Maybe you were being unreasonable. Maybe Colt was. Regardless, I want you to know that this trouble all came as a result of a disconnect between your expectations of her and her expectations of you. Nailbiter was just Colt’s first chance to get away, to forge a path independent of the people who she thought were holding her back from achieving anything of value. I don’t expect you to listen to me, especially since you’re fictional characters who—wait, crap, I don’t think I was supposed to say that. Disregard that last sentence, okay?

  5. Typo Thread?

    “Her sister, who’s about my age, she went outside with Tammy the mom and ran back inside.”

    Not actually sure if actually typo, but this line was slightly confusing. May just be kenzie being kenzie

    1. Resound’s body language changed completely.

      If it’s supposed to be consistent with the rest of the chapter, “ReSound’s body language”.

    2. “ducked past Sveta and I”

      “Sveta, Erin and I helping”

      “looked at Sveta, Erin, Kenzie and I”

      All of these should be “…and me”, though the second one is maybe arguable.

      1. A similar issue:

        “Him because of his work, and Sveta and I because we were rummaging in our bags.”

        The “him” is in object form, so to maintain parallelism, the “I” should be “me” instead.

  6. Well there goes the plan. Advance Guard just went all Leroy Jenkins on shit. The question is are they just idiots, or are the asshole idiots? Was this planned to step on Team Therapy’s toes or just happenstance?

    And Love Lost’s scream is causing the members of the team to start attacking each other? Well that explains the name. It also makes her a lot more dangerous than I’d previously expected.

    1. Emotion powers do that. I’d guess they’re feeling betrayed, surrounded, angry and maybe guilty. Snag does ‘loss and guilt’, so does Rain, so it’s like that, but more.

      Never mess with anyone who messes with emotions, unless you’re either emotionally atypical (Bitch, Regent, Cherish) or also mess with emotions (which might make you fall in the first category).

      1. Yeah, like powers tend to interfere. Gallant couldn’t get a clean read off GG and her awe-ra wasn’t fully effective on him either.

    2. Seems like they’re mostly just regular idiots, except for Shortcut. I also got the impression that they didn’t specifically know about Team Therapy, but they heard there were some villains with stupid names who had attacked other heroes, and decided to put a stop to that, Leroy Jenkins-style.

  7. Why is group therapy intervening?

    The only “good” thing that could come out of them being there is they might get the chance to murder the other members of Rain’s cluster.

    Prancers group isn’t going to kill advance guard, especially if they want to keep the boring villain. If they do kill someone… Problem solved for Rain since you can bet all of the other hero groups will be out for Prancer’s blood.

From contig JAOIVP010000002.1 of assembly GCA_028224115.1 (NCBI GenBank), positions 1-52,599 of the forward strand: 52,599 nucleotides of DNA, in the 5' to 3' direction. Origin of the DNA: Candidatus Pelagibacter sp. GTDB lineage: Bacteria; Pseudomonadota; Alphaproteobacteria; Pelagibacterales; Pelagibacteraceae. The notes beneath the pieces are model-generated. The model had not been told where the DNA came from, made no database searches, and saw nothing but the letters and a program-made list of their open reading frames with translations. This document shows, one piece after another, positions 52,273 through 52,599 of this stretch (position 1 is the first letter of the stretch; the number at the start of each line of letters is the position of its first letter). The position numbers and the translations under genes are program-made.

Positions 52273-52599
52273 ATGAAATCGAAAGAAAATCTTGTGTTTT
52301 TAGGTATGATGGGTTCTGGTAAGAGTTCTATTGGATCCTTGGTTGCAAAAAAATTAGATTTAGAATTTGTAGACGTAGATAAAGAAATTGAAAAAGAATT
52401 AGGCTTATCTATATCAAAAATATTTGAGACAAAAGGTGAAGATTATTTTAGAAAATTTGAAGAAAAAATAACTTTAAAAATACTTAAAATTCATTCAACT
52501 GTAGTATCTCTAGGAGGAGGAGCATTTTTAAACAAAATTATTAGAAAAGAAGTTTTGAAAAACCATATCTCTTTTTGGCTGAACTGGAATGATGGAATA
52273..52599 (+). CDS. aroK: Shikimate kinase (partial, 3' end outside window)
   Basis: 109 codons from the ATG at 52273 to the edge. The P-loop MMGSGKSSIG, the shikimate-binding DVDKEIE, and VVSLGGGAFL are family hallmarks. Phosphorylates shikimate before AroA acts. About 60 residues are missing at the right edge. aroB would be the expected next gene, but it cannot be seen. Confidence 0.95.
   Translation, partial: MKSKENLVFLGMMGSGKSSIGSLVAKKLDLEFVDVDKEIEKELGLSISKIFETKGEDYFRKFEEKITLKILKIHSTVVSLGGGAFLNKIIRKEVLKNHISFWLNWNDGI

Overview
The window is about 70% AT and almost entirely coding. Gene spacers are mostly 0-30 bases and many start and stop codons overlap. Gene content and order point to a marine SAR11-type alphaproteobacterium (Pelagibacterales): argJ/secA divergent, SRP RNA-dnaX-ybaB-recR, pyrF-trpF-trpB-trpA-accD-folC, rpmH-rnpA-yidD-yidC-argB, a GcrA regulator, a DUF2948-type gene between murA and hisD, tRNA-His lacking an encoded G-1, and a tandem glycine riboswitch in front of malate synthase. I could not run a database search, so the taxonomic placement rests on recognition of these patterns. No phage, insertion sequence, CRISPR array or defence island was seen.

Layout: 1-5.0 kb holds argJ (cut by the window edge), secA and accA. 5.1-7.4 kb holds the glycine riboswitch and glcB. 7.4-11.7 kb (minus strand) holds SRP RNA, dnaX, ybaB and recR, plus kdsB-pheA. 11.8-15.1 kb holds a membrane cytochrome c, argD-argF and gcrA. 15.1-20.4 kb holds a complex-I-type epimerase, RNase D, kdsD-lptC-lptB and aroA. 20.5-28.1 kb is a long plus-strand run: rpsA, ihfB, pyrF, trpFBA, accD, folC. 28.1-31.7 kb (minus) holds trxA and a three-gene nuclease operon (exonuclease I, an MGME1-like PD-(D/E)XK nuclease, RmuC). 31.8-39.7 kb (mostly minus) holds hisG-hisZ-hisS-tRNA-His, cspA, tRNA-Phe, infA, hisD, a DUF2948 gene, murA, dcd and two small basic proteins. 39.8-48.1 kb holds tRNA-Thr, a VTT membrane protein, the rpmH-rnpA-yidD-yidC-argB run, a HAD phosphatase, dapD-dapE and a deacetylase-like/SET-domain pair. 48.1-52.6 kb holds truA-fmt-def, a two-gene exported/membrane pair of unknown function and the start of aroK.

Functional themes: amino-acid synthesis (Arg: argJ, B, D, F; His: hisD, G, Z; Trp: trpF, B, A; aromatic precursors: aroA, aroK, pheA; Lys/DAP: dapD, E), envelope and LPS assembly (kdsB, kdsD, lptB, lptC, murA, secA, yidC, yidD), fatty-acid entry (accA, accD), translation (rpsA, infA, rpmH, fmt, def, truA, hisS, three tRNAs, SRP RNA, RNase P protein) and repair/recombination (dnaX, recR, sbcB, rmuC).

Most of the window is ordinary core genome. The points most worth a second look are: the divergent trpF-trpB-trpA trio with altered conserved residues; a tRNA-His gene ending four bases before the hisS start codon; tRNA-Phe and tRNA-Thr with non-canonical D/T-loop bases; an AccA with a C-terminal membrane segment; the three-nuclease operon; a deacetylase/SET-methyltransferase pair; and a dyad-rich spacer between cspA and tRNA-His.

No one expects Group therapy to intervene and the reasons for not showing up as a group were just explained.

    I can’t parse what Group therapy is hoping to accomplish by being actively involved.

    1. They hope to establish their rights as the local team, they hope to not waste all the time and favours they’ve already traded, they hope to prevent things denigrating into a complete brawl. They hope to knock everything down a step.

      Second, Prancer doesn’t have complete control. He’s a laissez faire mob boss. So long as they keep the rules, he’s happy. It only takes Nailbiter resorting to prison rules, or Love Lost using her claws on someone’s throat, or an Advance Guard member under Love Lost’s influence to lose a bit too much control and somebody dies.

      1. What does it mean to establish the rights as a local team?

        Do they get a flag? Does someone have to pay them a salary once they have said flag?

        The favors that they traded were designed to cause something like Advance Guard coming in. They wanted the villains in Hollow Point to feel stressed and hounded.

        Third, their mission brief on putting pressure on the villains in Hollowpoint did not cover… “What do we do if the villains start using lethal force?”

        (This is a WB failure here. He wants Ward to maintain the “cops and robbers” aspects of original Worm when it comes to Cape fights and so far, none of the back story explains why people actually bother spending 2 hours on makeup or buy costumes or keep to petty crimes. Original Worm explained this pretty well with the idea of settled cities, PRT sponsorship, Cauldron working to keep parahumans alive, a settled system for really bad cases which was the Birdcage. As I read Ward, it seems like WB just wanted to maintain “costumed people fighting each other non lethally” and why that is still the standard mode has yet to be explained.)